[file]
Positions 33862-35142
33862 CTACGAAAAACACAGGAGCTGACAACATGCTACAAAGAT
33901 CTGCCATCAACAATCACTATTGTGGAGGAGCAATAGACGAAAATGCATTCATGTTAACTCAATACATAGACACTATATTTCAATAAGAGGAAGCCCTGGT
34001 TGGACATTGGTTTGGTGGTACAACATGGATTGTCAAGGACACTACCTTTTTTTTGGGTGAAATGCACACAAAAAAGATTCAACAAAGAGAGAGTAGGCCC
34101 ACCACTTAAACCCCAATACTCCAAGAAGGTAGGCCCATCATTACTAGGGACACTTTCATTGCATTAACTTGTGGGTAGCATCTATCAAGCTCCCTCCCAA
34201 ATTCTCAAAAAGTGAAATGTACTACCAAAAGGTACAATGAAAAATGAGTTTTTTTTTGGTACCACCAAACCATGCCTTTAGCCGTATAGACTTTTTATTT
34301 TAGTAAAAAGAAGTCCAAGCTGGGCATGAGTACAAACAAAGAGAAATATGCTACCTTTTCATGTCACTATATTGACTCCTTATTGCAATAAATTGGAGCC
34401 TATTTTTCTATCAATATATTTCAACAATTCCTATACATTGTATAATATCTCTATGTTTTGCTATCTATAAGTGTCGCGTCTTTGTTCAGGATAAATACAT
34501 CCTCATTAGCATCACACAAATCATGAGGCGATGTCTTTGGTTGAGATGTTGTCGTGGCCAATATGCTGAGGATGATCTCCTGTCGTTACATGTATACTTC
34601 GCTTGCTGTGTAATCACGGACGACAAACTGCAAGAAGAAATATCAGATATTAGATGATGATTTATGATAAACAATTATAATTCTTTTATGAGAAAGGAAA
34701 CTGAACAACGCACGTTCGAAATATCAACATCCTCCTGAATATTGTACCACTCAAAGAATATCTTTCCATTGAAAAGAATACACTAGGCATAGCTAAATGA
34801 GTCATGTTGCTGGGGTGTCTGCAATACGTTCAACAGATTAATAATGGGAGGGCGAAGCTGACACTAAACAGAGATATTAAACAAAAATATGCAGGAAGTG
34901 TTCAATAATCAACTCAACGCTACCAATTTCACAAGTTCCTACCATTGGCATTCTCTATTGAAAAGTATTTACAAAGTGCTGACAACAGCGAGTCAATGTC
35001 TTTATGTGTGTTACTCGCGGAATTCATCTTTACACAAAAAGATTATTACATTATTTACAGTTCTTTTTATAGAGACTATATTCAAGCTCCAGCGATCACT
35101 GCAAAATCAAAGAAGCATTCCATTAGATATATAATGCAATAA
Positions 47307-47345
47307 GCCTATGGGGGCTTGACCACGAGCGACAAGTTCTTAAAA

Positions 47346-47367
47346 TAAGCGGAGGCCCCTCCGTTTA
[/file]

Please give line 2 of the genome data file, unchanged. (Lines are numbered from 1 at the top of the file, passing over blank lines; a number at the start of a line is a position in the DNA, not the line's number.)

33862 CTACGAAAAACACAGGAGCTGACAACATGCTACAAAGAT